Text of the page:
Note: Students may find it useful to have access to this jpg file of the WHO’s logo in creating their poster. You may also choose to broaden this assignment beyond a poster. Other options could include writing a song, creating a video, writing a one-page brief to policy makers, designing a social media campaign, etc.
After students complete “A Call to Action,” invite each group to present their poster to the class. How did each group choose their target audience? How did they make their call to action appealing to this audience? What did they ask of their audience and why? How did they visually convey their message?
After the presentations, discuss as a class how students’ approaches to creating a call to action might have changed if they were addressing a different health concern (e.g. malnutrition, heart disease, malaria, maternal health). Invite students to consider how other people or organizations could have different roles and require different approaches. What might be the role of anthropologists or political scientists? (It may be helpful to point out that a key role of anthropologists in this crisis has been bridging cultural gaps between local communities and health specialists coming from other countries and societies.) Women’s or children’s organizations? What kinds of resources and assistance might they need?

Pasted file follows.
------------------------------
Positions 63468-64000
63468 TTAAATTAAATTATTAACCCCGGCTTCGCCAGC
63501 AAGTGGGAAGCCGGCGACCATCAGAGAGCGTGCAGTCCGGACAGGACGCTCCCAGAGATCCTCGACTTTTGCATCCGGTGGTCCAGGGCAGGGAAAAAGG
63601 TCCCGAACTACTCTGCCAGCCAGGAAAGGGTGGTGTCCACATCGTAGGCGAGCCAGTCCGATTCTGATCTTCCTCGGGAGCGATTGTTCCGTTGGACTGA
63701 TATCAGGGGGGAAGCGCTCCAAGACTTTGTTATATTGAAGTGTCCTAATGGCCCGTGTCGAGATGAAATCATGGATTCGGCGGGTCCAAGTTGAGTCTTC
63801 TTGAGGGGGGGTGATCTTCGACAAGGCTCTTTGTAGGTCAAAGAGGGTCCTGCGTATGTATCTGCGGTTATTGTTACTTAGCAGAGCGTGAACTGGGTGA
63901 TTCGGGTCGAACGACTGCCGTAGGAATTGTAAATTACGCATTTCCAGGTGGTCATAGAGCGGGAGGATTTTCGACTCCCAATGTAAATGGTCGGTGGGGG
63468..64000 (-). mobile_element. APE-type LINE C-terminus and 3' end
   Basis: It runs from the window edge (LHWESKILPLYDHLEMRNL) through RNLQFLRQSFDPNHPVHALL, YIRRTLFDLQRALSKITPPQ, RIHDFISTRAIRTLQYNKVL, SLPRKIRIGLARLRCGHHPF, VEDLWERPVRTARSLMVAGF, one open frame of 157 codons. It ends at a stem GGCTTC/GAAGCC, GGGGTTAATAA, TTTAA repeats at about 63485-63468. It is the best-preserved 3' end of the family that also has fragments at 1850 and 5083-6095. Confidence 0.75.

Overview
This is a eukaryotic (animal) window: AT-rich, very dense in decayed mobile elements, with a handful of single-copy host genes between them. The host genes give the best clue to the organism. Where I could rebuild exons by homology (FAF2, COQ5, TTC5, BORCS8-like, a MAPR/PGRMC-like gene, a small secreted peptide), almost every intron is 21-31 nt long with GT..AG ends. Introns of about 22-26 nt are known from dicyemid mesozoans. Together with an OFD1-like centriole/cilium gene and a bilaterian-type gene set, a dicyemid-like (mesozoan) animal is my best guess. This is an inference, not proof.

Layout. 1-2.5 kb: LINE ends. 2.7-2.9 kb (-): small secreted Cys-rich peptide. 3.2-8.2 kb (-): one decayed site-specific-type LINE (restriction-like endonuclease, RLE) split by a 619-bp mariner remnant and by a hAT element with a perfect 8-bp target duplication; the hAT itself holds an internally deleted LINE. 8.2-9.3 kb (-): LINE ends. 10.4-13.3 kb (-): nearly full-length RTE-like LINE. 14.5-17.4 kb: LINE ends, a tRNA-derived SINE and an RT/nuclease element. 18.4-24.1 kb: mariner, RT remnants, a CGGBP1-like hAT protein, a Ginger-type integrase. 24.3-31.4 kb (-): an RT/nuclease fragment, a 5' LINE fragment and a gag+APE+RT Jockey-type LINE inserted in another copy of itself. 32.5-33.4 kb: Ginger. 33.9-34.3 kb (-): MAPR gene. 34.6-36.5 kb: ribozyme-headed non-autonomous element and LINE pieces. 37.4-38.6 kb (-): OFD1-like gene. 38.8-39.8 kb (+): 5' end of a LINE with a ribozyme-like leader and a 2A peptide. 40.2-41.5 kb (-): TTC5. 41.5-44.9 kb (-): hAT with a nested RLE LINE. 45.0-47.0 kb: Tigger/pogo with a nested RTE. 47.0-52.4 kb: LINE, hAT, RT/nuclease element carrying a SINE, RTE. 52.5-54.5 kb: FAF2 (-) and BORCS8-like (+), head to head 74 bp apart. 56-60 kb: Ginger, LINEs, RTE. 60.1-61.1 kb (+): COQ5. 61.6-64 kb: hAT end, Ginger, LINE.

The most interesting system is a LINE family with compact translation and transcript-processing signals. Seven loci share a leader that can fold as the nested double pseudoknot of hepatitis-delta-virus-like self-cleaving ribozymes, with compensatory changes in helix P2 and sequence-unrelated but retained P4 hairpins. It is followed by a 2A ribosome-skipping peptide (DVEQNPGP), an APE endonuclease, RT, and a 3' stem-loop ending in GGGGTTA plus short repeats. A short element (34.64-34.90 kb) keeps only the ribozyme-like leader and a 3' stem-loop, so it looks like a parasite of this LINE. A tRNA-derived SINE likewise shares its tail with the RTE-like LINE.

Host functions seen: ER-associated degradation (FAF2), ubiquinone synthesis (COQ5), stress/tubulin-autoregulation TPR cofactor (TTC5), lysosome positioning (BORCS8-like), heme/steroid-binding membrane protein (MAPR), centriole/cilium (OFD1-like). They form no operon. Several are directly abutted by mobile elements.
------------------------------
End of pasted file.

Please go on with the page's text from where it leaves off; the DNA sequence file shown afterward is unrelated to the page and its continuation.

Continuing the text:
Note: This blog post from the Washington Post provides a useful overview of the roles anthropologists, political scientists, and other social scientists can play in understanding and working to end international health crises. It may be helpful if you would like additional background on this topic before facilitating the closing discussion in class.
Encourage students to explore local actions being taken to help control the Ebola epidemic. Students could create a poster to raise awareness of ways members of their communities are getting involved in efforts to stop the spread of Ebola, interview leaders of NGOs in their city or town about the work their organizations are doing, or organize a fundraiser or teach-in at their school.
Students could monitor the Ebola epidemic in the news for eight weeks with the “Monitoring the Situation” handout. After completing the worksheet, invite students to re-examine their calls to action. Is there anything they would change, given new developments? How might the fact that this is a long-lasting issue affect the work or structure of the WHO? The amount of media attention focused on the Ebola epidemic? Donors’ interests and the amount of resources available for fighting the epidemic? Other economic and social concerns in affected countries?
We wish to thank the following researchers for their valuable feedback on this lesson:
Associate Professor of Anthropology
Daniel Jordan Smith
Professor and Chair of Anthropology